I lived in Arizona for a few years and I remember flash floods occurring regularly during the rainy summer season. Good to see things are getting less extreme there. Thanks, global warming! -PG
Researchers surprised: extreme rainfall in Arizona has decreased over the past 50 years despite climate warming
By Dr. Sebastian Lüning and Prof. Fritz Vahrenholt
(German text translated and edited by P Gosselin)
Climate change leads to more extreme rainfall events and worse flooding. That’s the common claim that gets made before one looks at the data.
Bit by bit, however, researchers are filling in the data gaps and finding one surprise after another. For example the University of Bristol put out a press release last October on the extreme rainfall trends in Arizona: In summary: Extreme rainfall has decreased over the past half century despite climate warming.
Moreover, total rainfall fortunately has risen. The alarmist general assumption of increased extreme rainfall events has failed to materialize. The press release follows:
Rainfall trends in arid regions buck commonly held climate change theories
The recent intense hurricanes in the Atlantic have sharply focused attention on how climate change can exacerbate extreme weather events. Scientific research suggests that global warming causes heavier rainfall because a hotter atmosphere can hold more moisture and warmer oceans evaporate faster feeding the atmosphere with more moisture. However, this link between climate warming and heavy rainfall has only been examined in particular regions where moisture availability is relatively high. Until now, no research has been undertaken that examines this relationship in dryland regions where short, sharp rainstorms are the dominant source of precipitation and where moisture availability on land is extremely limited.
To explore the links between climatic warming and rainfall in drylands, scientists from the Universities of Cardiff and Bristol analysed more than 50 years of detailed rainfall data (measured every minute) from a semi-arid drainage basin in south east Arizona exhibiting an upward trend in temperatures during that period. The analysis demonstrated a decline in rainfall intensity, despite an increase in total rainfall over the years. Interestingly, the study shows that there is a long-term decline in heavy rainfall events (greater than 25 mm/h) and an associated increase in the number of smaller storms each delivering less rainfall. This result is contrary to commonly held assumptions about rainfall trends under climate change.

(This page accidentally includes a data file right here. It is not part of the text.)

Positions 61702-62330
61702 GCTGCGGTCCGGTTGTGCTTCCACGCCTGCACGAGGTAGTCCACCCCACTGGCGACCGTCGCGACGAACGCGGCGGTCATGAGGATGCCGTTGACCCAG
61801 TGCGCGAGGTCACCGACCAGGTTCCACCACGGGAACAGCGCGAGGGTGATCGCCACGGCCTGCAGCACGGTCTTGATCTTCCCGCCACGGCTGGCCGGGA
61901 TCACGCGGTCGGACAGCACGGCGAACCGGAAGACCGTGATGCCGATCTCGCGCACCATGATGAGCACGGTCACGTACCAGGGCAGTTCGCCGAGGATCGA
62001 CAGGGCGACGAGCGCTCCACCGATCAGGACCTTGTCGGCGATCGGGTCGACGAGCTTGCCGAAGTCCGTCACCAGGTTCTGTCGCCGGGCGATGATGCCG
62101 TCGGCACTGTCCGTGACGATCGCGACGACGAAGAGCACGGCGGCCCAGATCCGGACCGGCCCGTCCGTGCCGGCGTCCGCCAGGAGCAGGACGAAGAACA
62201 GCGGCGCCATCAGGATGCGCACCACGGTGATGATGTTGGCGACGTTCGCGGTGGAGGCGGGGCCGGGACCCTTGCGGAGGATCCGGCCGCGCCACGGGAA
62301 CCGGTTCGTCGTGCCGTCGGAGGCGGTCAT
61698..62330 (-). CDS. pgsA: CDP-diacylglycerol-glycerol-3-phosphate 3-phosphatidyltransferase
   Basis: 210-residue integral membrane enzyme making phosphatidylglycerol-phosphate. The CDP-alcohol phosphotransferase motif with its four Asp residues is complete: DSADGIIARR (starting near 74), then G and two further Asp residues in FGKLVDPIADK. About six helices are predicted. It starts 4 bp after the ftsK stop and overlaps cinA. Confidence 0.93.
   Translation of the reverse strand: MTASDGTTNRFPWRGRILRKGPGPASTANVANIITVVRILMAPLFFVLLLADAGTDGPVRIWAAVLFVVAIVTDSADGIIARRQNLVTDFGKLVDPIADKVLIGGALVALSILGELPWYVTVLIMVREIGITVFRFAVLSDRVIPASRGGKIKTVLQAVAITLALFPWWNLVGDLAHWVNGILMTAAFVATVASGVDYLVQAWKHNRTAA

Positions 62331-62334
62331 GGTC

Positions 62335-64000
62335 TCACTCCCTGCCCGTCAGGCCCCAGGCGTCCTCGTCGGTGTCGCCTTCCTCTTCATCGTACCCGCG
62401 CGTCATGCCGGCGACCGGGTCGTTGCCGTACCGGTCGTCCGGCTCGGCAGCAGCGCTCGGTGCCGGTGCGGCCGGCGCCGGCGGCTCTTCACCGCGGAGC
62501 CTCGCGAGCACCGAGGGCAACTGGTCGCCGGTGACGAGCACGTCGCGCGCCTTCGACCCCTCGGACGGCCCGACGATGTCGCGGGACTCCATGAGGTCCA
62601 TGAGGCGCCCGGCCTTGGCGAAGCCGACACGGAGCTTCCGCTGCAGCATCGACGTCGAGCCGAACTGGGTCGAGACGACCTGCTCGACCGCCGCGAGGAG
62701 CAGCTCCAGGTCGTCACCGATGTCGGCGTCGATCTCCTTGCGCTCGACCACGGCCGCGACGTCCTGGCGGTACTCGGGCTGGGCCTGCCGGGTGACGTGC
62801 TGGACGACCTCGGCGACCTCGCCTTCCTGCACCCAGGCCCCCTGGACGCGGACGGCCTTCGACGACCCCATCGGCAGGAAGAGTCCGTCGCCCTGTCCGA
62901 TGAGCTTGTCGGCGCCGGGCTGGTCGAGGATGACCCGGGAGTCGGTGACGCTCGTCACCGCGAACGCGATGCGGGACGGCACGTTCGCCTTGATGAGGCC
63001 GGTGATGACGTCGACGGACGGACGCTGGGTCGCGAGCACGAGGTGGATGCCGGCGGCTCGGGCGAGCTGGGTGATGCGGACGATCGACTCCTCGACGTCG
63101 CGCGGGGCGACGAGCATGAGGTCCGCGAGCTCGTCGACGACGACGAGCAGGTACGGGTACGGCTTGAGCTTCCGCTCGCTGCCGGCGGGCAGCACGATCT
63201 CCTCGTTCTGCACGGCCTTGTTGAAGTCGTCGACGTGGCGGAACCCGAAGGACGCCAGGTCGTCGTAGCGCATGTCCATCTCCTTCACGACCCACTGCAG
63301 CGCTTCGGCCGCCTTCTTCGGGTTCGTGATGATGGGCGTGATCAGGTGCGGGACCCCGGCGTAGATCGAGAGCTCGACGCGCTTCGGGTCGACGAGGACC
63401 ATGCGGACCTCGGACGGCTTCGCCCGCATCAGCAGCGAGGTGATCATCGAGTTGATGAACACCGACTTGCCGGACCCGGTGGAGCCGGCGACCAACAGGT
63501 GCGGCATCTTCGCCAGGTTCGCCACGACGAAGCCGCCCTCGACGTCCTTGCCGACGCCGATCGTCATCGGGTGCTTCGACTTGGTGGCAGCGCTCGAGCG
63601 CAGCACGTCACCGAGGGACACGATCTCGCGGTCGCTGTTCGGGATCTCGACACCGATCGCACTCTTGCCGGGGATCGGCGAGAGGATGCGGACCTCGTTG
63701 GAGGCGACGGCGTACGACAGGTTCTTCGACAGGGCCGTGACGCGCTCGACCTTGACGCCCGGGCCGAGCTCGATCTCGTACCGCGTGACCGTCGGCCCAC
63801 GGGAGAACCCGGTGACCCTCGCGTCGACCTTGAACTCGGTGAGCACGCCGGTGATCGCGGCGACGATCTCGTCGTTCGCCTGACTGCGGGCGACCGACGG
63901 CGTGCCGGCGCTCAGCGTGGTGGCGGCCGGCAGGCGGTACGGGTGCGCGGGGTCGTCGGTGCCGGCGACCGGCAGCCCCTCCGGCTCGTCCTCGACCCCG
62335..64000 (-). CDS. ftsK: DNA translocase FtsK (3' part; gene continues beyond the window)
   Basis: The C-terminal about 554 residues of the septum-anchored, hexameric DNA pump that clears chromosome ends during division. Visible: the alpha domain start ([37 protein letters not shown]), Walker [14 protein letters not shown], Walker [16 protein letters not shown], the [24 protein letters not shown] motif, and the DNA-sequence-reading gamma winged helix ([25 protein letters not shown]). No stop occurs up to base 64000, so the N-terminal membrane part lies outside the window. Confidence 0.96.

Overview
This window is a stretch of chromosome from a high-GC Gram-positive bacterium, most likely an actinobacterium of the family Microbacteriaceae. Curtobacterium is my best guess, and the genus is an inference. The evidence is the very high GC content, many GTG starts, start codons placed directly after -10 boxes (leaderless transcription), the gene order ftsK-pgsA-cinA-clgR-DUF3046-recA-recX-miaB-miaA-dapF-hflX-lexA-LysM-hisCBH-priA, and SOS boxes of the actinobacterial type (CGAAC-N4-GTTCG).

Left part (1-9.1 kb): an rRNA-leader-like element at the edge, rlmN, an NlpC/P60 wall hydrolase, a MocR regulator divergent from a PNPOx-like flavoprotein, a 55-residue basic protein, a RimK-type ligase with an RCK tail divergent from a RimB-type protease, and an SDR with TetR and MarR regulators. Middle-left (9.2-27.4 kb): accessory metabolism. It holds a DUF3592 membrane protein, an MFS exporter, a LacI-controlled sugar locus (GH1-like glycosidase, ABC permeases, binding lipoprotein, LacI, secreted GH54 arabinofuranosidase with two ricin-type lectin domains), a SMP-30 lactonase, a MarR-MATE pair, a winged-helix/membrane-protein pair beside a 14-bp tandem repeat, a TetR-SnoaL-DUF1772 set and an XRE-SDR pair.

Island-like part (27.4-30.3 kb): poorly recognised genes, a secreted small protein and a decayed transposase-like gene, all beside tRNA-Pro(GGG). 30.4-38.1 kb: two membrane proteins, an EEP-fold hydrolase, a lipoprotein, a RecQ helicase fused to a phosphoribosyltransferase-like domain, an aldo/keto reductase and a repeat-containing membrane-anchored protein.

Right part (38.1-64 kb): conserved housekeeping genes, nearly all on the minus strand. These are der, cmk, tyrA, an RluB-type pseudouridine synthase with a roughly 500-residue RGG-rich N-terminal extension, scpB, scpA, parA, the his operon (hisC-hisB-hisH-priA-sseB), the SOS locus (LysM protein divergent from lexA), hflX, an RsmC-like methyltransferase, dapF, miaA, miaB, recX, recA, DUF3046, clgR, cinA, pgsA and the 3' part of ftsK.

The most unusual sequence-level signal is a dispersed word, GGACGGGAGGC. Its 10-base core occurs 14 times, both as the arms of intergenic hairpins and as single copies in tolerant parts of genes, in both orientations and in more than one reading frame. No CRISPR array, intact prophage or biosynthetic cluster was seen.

Lead author, Dr Michael Singer from School of Earth and Ocean Sciences at Cardiff University, said: “In drylands, convective (or short, intense) rainfall controls water supply, flood risk and soil moisture but we have had little information on how atmospheric warming will affect the characteristics of such rainstorms, given the limited moisture in these areas.” Co-author, Dr Katerina Michaelides, from the School of Geographical Sciences and Cabot Institute at the University of Bristol, said: “Our findings are consistent with previous research in the Colorado Basin which has revealed a decline in runoff in the upper part of the Basin. “Our work demonstrates that there is a more regional decline in water resources in this dryland region, which may be found in other dryland regions of the world.”
Since trends in convective rainfall are not easily detected in daily rainfall records, or well-simulated by global or regional climate models, the researchers created a new tool to assess the effects of climate change on rainfall patterns and trends in dryland areas. Their new model, STORM, simulates individual rainstorms and their expression over a river basin, and it can represent different classes of climate change over many decades. Drs Singer and Michaelides employ STORM to show that the historical rainfall trends likely resulted in less runoff from this dryland basin, an effect they expect to have occurred at many similar basins in the region. Dr Singer added: “We see this model as a useful tool to simulate climate change in regions and cases where traditional models and methods don’t capture the trends.”
Paper: ‘Deciphering the expression of climate change within the Lower Colorado River basin by stochastic simulation of convective rainfall’ by M. Bliss Singer and K. Michaelides in Environmental Research Letters.”
In May 2015 extensive flooding occurred in Texas and Oklahoma due to heavy rainfall. This was not caused by a hurricane, but rather by an El Nino, which indeed leads to extreme rainfall events, according to a study by Wang et al. 2015.
In another study by Wang et al. 2014, researchers found a flooding pattern in the region of the Missouri River which happened to follow a Pacific Ocean cycle. Knowledge of this link now allows better forecasts to be made and preventive efforts to be taken. Washington University in St. Louis reminded that not everything can be attributed in knee-jerk fashion to climate change. Extreme rain at the end of 2015 in Missouri led to terrible flooding. Part of the blame here was assigned to the changes in building in flood-prone areas of the river which led to an obstruction of the outflow.
In another study the University of Colorado in Denver was able to show that also the state of Colorado is poorly prepared for flooding. Important bridges and infrastructure urgently need to be upgraded. Damage that occurred in a flood in 2013 would have been much less had the structures been strengthened and better taken care of.